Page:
Musgraves Returns for Hometown Hang

Concert Benefits Arts and Music for Wood County Kids


Photo by Kelly Christine Photography

It might be easy for so many people to think of Kacey Musgraves’ return to Mineola on September 26 with her full band as the return of a conquering hero, an overnight success. The truth is, as young as she still is at 27, it’s already been a long journey, an odyssey of sorts, coming home for payback.

The “Hometown Hang” at the Mineola Nature Preserve includes performances by Wade Bowen, John & Jacob, and musicians from local schools plus local food vendors, an auction, and more. Proceeds benefit Wood County schools’ arts and music programs.

“I’m really excited to bring the band to Mineola,” Musgraves said, noting that it will be the first time the full band will be with her in the area where she was raised.

“I just remember when I was growing up hearing an art teacher say she had to pay for some art materials for class. That really made impression on me. It’s cool to help.”

Musgraves picked up her first guitar when she was 12; soon she was taking lessons in Mineola from John DeFoore, who’s worked with hundreds of students over the years including Miranda Lambert, Casey Rivers, Michelle Shocked, Kerri Arista, Jon Wolfe, T-Roy Miller, Aaron Jackson, Karleigh Paige, and so many more.

“I’d been performing well before then,” Musgraves said. “John was a wonderful teacher. I don’t think I’d be doing what I’m doing right now if he hadn’t inspired me to write and to listen to songwriters and to play guitar.”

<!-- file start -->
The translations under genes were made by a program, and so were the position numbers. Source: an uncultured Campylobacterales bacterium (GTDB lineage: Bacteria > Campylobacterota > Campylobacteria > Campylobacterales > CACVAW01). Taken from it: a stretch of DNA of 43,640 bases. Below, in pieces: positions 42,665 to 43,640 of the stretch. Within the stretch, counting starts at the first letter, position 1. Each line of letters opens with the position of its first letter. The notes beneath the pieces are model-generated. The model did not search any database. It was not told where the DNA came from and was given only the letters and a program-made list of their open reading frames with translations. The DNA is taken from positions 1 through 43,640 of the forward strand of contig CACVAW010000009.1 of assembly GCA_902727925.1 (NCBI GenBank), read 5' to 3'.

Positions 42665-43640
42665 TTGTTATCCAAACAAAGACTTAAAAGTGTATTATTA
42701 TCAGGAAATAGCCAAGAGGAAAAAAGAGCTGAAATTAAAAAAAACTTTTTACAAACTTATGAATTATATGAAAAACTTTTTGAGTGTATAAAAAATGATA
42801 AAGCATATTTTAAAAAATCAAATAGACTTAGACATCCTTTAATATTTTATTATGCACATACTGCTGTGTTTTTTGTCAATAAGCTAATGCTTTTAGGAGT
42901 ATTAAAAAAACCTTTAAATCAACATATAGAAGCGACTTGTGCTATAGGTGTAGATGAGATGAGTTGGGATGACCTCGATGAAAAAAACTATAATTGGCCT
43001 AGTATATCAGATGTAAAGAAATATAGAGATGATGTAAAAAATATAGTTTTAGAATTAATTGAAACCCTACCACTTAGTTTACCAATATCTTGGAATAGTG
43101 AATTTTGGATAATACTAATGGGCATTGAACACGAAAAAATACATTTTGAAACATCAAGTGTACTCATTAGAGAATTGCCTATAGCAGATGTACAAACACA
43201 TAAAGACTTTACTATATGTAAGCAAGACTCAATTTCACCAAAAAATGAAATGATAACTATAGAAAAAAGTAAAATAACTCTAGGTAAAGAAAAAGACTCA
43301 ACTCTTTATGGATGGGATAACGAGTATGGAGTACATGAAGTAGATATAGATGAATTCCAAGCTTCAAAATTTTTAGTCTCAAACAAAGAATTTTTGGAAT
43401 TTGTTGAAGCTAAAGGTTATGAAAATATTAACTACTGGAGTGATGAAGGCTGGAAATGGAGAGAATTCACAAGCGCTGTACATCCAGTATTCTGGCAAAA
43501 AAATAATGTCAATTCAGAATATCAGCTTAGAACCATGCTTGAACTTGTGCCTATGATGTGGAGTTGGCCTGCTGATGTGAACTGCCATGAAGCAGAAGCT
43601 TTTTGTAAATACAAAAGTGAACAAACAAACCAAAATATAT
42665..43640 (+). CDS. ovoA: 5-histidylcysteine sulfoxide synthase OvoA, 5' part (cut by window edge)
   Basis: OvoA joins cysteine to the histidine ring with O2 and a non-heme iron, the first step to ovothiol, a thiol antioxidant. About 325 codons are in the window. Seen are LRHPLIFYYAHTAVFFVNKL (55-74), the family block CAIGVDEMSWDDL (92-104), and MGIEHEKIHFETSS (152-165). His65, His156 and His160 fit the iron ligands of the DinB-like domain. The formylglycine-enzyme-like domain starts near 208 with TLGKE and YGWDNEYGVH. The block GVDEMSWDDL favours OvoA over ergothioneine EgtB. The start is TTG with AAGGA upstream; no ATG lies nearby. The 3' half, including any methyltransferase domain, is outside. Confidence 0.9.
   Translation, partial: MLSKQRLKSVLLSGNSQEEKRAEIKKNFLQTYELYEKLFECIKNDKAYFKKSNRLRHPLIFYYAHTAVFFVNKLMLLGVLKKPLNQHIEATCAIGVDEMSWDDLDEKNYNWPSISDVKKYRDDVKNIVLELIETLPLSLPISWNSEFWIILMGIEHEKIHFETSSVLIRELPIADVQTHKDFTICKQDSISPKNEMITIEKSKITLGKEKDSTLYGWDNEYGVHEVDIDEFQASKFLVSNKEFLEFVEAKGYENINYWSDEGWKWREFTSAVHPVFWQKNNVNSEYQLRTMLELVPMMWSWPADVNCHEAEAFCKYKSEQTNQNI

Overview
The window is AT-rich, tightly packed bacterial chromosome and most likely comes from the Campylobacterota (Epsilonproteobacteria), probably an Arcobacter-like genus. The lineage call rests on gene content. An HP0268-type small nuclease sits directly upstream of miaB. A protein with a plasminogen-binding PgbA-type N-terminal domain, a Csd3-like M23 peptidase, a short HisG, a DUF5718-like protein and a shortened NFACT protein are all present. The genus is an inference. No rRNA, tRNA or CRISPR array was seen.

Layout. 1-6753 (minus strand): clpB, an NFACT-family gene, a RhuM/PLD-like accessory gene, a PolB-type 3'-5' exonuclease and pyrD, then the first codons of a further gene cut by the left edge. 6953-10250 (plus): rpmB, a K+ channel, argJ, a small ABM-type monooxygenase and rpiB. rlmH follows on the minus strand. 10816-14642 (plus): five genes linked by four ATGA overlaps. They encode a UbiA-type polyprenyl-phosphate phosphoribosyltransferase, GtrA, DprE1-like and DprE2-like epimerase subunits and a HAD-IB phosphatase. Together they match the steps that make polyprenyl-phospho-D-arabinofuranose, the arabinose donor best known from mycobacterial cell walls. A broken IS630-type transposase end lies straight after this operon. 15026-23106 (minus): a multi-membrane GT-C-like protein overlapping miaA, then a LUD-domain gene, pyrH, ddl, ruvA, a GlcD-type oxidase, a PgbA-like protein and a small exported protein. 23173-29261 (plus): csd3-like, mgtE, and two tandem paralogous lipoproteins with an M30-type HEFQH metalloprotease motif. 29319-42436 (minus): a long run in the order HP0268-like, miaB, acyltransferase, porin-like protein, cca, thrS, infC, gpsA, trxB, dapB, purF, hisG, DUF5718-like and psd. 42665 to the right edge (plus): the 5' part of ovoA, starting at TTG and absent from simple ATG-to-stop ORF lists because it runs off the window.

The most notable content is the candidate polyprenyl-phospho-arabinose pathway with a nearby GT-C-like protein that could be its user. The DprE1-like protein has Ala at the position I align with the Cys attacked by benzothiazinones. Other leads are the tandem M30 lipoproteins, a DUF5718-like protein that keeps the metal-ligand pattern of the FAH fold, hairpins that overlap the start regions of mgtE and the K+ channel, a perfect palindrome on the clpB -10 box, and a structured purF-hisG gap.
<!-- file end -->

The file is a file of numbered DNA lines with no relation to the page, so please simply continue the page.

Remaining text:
Locals know, “outsiders” don’t, that overnight success was a longtime coming.

Her “odyssey,” indeed began much earlier, with pre-teen performances as a yodeling cowgirl on “The Today Show” and “Good Morning America.” She wrote her first song, “Notice Me,” for an elementary school graduation when she was eight. At nine, she wrote a song about a relationship going bad but, she said, “I wouldn’t want anybody to hear it now.”

When she was 14, Musgraves won the teen album of the year from the Lone Star Music Association. She released three albums before performing on the fifth season of “Nashville Star,” which led to a national contract with Mercury Nashville and the 2013 hit album Same Trailer Different Park, with its country hits “Merry Go ’Round,” “Blowin’ Smoke,” and “Follow Your Arrow.” Same Trailer Different Park won the Academy of Country Music award for album of the year, the first of several professional awards including two Grammies and a World Music Award.

Rolling Stone magazine wrote that she was “one of the loudest symbols of young country musicians embracing progressive values.”

Now Musgraves is back with co-producers and writing partners Luke Laird and Shane McAnally and the new Pageant Material, a mature album mixing serious and humorous songs with enough clever lines to please any country audience.

Musgraves said she likes all of the songs on the new album for different reasons.

Her favorite, if she has to name one, might be “Late to the Party,” a pretty song about a couple who decide they’re never late to that party because the world can wait “when you’re happy at a party of two.”